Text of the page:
Planet Granite’s president Adam Bauer and vice president Nonnie Salamon first went into business together when they were teenagers.

The two, who grew up in Woodland Park, had a window cleaning business.

“We just have a good balance when it comes to business,” Bauer said. “I have all these ideas, and she makes them happen.”

Planet Granite also started out small. Bauer’s father Tom introduced him to the stone industry; the two worked on stone products using hand tools in the senior Bauer’s garage. The clients they served were referred to them by Bauer’s mom, who had a cleaning business.

Twenty years later, the company has grown into a thriving purveyor of countertops with one of the largest inventories of granite, marble, travertine, dolomite, limestone, soapstone and quartz in Colorado, as well as state-of-the-art digital tools and 125 employees. It serves a wide variety of clients, from individuals to builders, and works on jobs from vanities for homeowners to big commercial projects.

“People spend anywhere from $1,000 to $60,000,” Salamon said. “The average kitchen is $2,500 to $8,500. We do a lot of those $2,500 jobs.”

They still swear by the mission they had when Planet Granite was a two-man shop: “We’re here to help customers have nice kitchens,” Bauer said.

After founding the business in 1998, the Bauers moved their two-man shop and showroom to Elkton Drive in Colorado Springs. Two years later, Salamon came on board to help with the office and sales.

“We were doing retail kitchens,” Bauer said. “We would drive to Aspen and have a buddy of mine do the fabrication.”

Planet Granite grew rapidly after the move to the Springs. It moved to larger quarters twice more, finally relocating in 2003 into a 35,000-square-foot space on Stone Avenue.

“It was getting so crowded that people were knocking things over,” Salamon said.

A big boost occurred when the company landed Keller Homes and John Laing Homes in 2005.

“Those two accounts were the catalyst for our production growth,” Bauer said. “They trained us to handle big-volume accounts.”

About that same time, Bauer went to Brazil and found a warm, rustic granite called Gold Brazil that no one else in Colorado was stocking.

“We started importing it,” he said. “The gold matched the Tuscany vibe everybody was building at the time. It has been a hot item for 15 years.”

The increase in business also required upgrading the company’s tools.

Customers can help design their own kitchens using a software program that digitizes the layout.

More than $2 million worth of processing equipment includes a template maker that allows every countertop to be brought into a CAD program, nine water jet saws and six computer-controlled machines that edge the slabs and do cutouts. Each piece ends up in a fabrication area, where it is hand sculpted and finished.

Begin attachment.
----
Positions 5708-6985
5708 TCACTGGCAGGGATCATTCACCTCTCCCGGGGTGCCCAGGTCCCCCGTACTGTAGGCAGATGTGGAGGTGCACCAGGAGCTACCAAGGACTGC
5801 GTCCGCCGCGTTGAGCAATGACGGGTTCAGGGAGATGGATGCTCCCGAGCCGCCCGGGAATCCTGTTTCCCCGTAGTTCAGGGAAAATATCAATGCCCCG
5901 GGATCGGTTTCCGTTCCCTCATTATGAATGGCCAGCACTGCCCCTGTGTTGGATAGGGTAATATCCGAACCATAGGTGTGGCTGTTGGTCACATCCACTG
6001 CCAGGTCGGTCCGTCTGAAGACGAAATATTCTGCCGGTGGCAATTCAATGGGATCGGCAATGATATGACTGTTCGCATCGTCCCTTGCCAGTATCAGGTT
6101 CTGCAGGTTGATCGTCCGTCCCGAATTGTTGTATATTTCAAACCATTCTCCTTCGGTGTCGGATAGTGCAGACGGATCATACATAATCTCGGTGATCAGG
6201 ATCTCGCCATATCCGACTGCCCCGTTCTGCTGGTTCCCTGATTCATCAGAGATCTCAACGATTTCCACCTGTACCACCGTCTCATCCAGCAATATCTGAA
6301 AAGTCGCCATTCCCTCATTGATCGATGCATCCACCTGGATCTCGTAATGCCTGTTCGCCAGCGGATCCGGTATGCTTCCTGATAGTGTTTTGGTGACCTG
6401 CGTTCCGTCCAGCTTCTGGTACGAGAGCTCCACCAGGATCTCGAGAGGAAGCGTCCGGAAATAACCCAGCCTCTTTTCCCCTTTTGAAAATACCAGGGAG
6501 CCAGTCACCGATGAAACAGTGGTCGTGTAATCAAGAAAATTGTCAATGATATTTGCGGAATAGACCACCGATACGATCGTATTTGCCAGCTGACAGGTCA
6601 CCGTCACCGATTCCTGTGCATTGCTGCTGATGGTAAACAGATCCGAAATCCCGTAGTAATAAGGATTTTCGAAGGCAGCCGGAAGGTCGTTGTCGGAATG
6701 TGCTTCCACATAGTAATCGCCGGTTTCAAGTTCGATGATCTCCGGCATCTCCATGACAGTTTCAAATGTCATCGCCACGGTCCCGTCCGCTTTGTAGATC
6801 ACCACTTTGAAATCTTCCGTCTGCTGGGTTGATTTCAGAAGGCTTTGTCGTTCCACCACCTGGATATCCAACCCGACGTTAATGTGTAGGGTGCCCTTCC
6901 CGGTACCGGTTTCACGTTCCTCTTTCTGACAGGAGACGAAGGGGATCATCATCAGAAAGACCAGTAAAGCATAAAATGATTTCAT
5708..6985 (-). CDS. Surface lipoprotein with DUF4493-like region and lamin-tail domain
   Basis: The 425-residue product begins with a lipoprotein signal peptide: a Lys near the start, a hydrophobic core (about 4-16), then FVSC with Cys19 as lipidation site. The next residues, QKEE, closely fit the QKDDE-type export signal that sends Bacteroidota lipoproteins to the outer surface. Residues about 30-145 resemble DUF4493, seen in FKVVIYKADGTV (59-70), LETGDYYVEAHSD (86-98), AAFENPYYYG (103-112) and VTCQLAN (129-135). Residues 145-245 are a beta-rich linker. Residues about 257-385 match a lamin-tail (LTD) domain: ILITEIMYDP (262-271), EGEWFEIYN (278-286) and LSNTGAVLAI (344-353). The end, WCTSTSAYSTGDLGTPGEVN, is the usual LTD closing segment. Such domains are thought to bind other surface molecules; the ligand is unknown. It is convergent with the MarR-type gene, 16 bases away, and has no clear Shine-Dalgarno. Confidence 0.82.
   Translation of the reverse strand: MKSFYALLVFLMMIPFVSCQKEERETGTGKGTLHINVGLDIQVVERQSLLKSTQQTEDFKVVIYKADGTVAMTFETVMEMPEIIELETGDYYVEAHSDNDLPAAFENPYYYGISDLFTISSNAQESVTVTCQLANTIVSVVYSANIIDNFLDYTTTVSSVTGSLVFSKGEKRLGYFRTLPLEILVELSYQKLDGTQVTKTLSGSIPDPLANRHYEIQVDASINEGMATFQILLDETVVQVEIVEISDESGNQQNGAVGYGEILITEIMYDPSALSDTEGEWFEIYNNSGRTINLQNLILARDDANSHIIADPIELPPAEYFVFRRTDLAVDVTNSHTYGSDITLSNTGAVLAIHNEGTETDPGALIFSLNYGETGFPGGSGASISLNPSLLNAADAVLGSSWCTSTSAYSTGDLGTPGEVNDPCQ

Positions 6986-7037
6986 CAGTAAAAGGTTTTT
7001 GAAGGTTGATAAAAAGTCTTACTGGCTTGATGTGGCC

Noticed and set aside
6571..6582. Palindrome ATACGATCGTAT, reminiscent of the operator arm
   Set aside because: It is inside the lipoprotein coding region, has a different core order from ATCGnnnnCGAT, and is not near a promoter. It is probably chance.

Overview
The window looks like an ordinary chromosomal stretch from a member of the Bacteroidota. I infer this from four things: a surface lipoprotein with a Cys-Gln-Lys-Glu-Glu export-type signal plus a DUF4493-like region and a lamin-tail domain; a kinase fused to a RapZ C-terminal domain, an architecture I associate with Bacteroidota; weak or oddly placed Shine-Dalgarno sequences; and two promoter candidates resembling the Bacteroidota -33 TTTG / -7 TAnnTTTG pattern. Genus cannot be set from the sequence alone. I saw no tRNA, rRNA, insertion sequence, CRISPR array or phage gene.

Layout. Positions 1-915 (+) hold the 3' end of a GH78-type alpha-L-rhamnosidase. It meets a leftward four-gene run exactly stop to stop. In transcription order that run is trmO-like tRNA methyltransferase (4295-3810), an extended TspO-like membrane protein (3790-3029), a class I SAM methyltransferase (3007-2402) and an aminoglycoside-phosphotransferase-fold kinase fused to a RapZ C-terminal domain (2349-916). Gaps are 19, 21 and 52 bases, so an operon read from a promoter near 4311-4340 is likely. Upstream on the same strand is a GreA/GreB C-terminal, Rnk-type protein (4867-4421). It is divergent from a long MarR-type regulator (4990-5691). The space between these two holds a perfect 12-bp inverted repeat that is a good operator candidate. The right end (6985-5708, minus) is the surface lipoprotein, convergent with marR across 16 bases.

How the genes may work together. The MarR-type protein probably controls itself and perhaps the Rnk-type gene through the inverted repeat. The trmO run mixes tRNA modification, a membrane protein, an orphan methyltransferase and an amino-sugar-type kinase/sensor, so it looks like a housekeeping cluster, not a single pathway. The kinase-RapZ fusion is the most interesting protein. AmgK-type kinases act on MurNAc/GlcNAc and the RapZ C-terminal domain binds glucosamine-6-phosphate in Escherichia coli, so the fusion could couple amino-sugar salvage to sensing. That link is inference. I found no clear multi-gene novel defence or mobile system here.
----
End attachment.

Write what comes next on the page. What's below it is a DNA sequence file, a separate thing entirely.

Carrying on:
“It used to take us a week to get a kitchen done,” Bauer said. “Now it takes two hours. We do 20-25 a day.”

All of the waste material is recycled. Some 14 tons of block per day are ground into road base and used in parking lots.

The company also wanted to recycle the large amounts of water used in fabrication, but there was no system on the market that could do it.

“We created our own water system that can recycle 250 gallons per minute,” Salamon said.

The recycling systems have reduced Planet Granite’s water bill by almost $10,000 a month and also make for a safer workplace.

“We have to use water for every tool,” Bauer said. “We’ve eliminated silica dust altogether, which is crucial for the health of our employees.”

Most of Planet Granite’s customers are in the Colorado Springs area, but it does 20 percent of its business in Fort Collins and is looking to approach the Denver market.

“We’re discussing opening a satellite shop in Fort Collins,” Bauer said. “We’ve also decided to expand into new products. Our vendors from all over the world are showing us new products,” such as a line of luxury vinyl tile.

Bauer said the company strives to create an employee-centric culture.

“There’s a thing my wife tells me: Employment is a two-way highway, and respect for employees seems to be the golden key. … With 25 kitchens a day, you can’t make every call as upper management. We’ve done the best we can do to let them know they can make a call. If they make a mistake, we have to stand behind them. That’s created a culture of respect. Everyone on deck is proud of the ship.

“Our dream is to take Planet Granite from Mexico to Canada along the Rocky Mountains.”